Value added

    The study shows the importance of extensive contact tracing efforts and describes a high attack rate during the early pandemic.

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  2. SciScore for 10.1101/2020.11.17.20232264: (What is this?)

    Please note, not all rigor criteria are appropriate for all manuscripts.

    Table 1: Rigor

    Institutional Review Board Statementnot detected.
    Randomizationnot detected.
    Blindingnot detected.
    Power Analysisnot detected.
    Sex as a biological variablenot detected.

    Table 2: Resources

    No key resources detected.


    Results from OddPub: We did not detect open data. We also did not detect open code. Researchers are encouraged to share open data when possible (see Nature blog).


    Results from LimitationRecognizer: We detected the following sentences addressing limitations in the study:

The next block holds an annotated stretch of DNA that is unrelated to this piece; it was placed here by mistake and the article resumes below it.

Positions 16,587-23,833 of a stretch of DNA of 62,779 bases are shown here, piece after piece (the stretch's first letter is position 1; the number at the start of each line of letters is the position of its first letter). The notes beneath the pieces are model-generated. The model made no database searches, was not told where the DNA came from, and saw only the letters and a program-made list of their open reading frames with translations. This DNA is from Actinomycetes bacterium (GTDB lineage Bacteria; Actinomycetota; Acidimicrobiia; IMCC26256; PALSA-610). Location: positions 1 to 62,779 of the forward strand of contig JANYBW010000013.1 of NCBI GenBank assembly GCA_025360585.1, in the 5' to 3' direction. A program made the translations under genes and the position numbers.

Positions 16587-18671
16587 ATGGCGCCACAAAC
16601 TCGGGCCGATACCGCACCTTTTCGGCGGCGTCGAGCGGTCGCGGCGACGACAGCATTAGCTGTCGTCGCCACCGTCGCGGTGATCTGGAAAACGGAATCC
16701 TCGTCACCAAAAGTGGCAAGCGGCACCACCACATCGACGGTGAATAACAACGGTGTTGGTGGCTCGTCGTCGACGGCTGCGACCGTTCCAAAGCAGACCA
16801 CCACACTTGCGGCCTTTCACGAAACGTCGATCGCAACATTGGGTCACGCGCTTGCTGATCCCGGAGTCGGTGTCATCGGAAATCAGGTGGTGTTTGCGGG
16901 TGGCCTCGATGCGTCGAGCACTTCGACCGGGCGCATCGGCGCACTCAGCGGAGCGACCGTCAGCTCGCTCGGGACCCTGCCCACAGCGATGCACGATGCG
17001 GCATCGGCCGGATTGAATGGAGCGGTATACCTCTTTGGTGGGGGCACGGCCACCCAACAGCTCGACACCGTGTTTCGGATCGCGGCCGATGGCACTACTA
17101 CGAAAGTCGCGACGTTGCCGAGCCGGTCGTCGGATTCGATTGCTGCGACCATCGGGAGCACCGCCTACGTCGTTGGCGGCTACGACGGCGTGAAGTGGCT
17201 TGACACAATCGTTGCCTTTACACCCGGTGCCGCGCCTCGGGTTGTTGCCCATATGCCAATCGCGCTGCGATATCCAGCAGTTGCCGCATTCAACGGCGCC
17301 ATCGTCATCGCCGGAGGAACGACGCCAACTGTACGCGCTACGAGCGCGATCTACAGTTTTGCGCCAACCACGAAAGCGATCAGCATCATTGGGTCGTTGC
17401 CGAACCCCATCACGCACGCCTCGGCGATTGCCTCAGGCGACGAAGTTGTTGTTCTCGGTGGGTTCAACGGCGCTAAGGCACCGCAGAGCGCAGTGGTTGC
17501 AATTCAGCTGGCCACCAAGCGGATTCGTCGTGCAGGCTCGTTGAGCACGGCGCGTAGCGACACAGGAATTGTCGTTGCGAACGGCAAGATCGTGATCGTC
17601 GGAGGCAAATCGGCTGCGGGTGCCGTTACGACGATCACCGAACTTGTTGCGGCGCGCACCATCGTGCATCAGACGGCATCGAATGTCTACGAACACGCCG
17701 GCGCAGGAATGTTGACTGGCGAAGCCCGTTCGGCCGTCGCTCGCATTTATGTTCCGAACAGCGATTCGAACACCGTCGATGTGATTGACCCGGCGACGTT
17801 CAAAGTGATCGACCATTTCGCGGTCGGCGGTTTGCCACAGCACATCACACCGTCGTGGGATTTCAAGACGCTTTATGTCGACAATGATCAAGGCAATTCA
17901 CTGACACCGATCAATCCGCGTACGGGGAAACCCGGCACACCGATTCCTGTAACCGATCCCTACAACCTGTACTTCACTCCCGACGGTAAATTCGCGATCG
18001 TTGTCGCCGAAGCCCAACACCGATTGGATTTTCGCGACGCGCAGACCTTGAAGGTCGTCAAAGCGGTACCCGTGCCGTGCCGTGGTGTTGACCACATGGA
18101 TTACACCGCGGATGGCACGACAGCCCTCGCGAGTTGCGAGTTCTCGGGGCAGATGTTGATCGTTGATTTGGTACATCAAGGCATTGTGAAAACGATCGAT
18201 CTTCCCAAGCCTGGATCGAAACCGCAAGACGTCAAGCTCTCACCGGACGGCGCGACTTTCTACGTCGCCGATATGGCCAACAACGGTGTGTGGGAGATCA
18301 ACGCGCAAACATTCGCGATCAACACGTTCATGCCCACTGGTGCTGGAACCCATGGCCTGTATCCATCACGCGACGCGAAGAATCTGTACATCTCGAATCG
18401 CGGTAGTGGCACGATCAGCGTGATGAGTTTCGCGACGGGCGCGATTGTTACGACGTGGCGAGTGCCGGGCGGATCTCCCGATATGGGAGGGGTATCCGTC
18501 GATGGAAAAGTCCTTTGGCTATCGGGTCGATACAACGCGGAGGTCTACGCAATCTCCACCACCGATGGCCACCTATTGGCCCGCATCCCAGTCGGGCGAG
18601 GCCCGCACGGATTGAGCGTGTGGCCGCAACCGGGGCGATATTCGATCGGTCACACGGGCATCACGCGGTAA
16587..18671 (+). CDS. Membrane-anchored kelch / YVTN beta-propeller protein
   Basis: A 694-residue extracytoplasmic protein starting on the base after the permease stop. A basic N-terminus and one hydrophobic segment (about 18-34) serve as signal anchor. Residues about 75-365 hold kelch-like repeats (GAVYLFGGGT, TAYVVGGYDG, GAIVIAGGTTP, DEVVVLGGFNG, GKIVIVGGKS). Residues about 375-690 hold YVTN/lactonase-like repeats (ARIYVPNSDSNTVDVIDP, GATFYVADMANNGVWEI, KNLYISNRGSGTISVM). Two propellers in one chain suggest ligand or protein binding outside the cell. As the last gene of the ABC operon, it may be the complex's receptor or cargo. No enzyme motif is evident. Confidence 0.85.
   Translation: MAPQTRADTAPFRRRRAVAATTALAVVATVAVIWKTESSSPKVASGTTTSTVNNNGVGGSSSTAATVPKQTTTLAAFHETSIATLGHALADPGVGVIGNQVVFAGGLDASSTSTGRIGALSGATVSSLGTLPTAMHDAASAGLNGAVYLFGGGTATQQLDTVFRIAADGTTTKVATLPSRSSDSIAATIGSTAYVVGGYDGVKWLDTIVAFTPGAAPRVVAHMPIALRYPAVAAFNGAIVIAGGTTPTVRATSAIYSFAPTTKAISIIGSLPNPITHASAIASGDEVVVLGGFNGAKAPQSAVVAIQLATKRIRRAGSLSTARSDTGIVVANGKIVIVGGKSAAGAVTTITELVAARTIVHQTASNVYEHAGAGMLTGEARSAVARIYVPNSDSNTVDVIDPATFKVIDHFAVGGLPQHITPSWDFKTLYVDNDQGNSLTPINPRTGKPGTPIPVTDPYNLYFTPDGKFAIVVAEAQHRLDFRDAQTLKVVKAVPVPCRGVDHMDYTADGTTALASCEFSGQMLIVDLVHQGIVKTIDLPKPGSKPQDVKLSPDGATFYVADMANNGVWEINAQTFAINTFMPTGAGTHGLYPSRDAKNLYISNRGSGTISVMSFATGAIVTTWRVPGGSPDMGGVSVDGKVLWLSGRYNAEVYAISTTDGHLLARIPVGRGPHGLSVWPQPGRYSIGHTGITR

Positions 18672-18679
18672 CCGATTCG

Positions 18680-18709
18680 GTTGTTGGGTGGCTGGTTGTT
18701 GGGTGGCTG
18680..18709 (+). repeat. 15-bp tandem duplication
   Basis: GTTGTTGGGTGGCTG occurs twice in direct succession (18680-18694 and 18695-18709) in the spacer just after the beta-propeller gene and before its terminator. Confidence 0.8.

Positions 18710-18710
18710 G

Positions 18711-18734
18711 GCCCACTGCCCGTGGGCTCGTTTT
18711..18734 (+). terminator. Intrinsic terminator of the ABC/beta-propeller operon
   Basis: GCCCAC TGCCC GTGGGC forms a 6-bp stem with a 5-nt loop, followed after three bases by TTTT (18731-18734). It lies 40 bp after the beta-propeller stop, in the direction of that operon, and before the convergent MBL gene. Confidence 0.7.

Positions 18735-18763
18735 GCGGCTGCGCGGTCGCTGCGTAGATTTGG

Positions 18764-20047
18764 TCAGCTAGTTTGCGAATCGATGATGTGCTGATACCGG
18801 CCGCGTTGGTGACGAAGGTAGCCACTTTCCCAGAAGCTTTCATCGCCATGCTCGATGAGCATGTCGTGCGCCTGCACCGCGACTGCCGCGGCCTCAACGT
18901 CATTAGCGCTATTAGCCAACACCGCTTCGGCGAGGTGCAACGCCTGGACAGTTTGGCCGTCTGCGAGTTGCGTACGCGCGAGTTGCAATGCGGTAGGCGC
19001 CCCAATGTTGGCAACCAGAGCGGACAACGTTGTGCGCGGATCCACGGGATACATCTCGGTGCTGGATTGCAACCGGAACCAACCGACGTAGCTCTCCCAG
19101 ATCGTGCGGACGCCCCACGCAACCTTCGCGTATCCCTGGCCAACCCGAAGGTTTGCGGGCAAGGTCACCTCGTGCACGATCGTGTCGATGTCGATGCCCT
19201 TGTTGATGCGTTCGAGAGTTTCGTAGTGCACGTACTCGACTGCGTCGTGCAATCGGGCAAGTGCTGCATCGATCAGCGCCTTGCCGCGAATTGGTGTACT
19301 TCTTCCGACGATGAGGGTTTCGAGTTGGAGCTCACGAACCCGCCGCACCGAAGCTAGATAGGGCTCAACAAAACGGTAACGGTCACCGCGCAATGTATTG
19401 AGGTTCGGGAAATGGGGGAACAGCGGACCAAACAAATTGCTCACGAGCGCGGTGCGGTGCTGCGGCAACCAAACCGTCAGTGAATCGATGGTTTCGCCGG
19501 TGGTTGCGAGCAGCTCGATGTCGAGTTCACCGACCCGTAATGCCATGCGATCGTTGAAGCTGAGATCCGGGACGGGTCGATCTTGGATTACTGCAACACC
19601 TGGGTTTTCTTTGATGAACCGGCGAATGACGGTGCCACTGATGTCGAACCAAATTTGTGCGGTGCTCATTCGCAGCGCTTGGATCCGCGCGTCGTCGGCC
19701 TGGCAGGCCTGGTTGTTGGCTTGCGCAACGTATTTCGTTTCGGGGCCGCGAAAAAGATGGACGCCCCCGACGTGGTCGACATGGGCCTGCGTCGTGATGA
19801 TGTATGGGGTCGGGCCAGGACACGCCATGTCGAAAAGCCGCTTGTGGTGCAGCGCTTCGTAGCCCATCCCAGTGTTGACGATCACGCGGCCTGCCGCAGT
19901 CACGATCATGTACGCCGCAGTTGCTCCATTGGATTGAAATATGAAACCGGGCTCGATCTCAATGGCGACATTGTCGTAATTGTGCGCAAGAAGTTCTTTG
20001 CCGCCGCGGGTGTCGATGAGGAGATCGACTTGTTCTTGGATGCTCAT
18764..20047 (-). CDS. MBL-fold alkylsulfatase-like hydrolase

Our study has several limitations. Data collected during outbreaks are often noisy and incomplete due to the difficult conditions in which they are collected. Case definitions and protocols evolved during the study period to adapt to the changing epidemic situation and new knowledge about the virus and its transmission. More importantly, there are major practical challenges associated with contact tracing, in particular the difficulty of both identifying all potential contacts of an individual and then closely monitoring those contacts during the recommended follow-up period of 14 days, with limited human resources. We showed that the proportion of traced cases and the secondary clinical attack rate declined over time, and varied across regions. This likely reflects variations in data quality and completeness, rather than the true evolution of the epidemiological situation due to control measures. Indeed, contact tracing could not be scaled up to meet the exponentially growing burden during the early phase of the epidemic, and investigation teams were quickly overwhelmed with the influx of new cases. Moreover, the work overload was heterogeneous between regions, depending on the local epidemiological situation, and data may therefore vary in quality and consistency. The northeast quarter of France was the most severely affected (especially Ile-de-France and Grand Est regions), while the rest of the country was less overwhelmed (19). However, in a sensitivity analysis, our ris...